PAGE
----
Tuesday, 28 November 2000

Sinclair Lewis: Main Street (1921)

Edition: Vintage, 1994
Review number: 692

One of the reviews quoted on the cover of this edition of Main Street describes it as "one of the most merciless novels ever written". It is an apt description of this depiction of small town midwestern America in the early years of this century, but there is an important element in Lewis' writing which it does not convey.Lewis understands his subject through and through, and that makes what he has to say not just merciless but believable. He also doesn't just restrict his attack to provincial petty society, but he is equally clear about the shortcomings of would-be reformers, like Carol Kennicott. She is in the position in the novel that would usually be occupied by the heroine, but there is little that is heroic about her.

Carol is not only from the city, but she is educated and interested in social issues, with a viewpoint distinctly toward the political left of the inhabitants of Gopher Prairie, Minnesota. When she marries Dr Will Kennicot from that city - officially, because it had taken the trouble to incorporate itself as one - she does not realise quite how small it is from his enthusiastic endorsements. When she arrives there, she is determined to drag it into the twentieth century, to spread some cultural light and to change its engrained attitudes. As each of her schemes is shown to be hopelessly impractical, or just to put people's backs up, she abandons it for a new enthusiasm. She is ludicrous, and what she is trying to change is also ludicrous. (There is for example, a wonderful section in which Carol attends a meeting of the ladies of the town, in which she expects them to start a course on English literature, only to discover that by the end of the evening they expect to know all that is worth knowing and proper to know about the subject, so that they can move on to a new topic the next week.) Part of her problem is that she wants simultaneously to fit in and be accepted and to radically change things, but the way in which one new enthusiasm after another takes her is the main reason taht she doesn't get anywhere.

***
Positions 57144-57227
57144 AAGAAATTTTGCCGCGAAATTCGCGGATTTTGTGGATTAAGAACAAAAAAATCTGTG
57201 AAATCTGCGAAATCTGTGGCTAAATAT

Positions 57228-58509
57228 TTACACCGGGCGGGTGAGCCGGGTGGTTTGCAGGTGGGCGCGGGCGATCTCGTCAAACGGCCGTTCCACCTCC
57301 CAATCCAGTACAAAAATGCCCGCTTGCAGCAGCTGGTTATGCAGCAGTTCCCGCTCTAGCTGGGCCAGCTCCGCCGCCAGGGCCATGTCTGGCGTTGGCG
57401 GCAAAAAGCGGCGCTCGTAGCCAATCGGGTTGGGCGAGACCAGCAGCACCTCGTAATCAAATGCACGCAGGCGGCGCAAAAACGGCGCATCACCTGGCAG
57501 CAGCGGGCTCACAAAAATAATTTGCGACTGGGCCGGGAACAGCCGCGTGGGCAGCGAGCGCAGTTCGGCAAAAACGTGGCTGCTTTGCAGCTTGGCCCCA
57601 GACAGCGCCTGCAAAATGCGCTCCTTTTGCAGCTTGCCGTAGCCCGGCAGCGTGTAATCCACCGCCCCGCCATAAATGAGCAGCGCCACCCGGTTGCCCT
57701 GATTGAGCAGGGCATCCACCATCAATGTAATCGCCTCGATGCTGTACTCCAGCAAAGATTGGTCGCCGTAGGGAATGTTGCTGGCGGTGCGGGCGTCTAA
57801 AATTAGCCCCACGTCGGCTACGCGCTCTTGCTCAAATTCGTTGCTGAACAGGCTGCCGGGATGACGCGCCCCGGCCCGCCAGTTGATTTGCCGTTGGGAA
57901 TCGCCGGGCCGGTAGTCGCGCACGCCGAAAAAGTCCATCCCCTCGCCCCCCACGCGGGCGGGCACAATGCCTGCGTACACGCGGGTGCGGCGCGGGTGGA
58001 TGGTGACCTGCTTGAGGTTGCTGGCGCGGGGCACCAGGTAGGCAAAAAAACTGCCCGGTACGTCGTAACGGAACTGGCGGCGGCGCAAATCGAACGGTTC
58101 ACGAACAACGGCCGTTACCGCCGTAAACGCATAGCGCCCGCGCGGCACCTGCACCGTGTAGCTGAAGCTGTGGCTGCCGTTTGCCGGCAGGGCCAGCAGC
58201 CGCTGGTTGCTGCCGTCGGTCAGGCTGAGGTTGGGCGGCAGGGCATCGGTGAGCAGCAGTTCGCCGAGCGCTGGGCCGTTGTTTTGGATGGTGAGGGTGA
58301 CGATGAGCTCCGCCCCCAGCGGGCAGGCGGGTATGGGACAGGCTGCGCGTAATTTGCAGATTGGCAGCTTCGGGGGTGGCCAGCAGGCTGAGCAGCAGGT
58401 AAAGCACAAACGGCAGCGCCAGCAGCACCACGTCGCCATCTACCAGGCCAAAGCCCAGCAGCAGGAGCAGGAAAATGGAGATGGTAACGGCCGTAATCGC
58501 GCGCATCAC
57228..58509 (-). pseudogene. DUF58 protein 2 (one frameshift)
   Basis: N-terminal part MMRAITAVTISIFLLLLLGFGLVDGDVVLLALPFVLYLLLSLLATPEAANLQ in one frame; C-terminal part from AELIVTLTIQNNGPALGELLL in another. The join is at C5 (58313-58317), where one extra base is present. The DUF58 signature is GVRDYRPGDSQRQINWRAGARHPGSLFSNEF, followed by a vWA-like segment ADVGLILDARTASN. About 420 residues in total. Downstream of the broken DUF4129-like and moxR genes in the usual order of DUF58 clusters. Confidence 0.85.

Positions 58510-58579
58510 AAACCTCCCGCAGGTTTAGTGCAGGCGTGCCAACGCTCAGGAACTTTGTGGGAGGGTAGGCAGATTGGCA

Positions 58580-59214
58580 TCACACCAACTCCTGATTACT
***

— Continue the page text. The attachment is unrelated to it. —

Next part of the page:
The characterisation is good, and it is mostly intended to paint a fairly bleak picture of Gopher Prairie. There is nothing gentle about Main Street; it is a portrait based on real understanding and real hatred.

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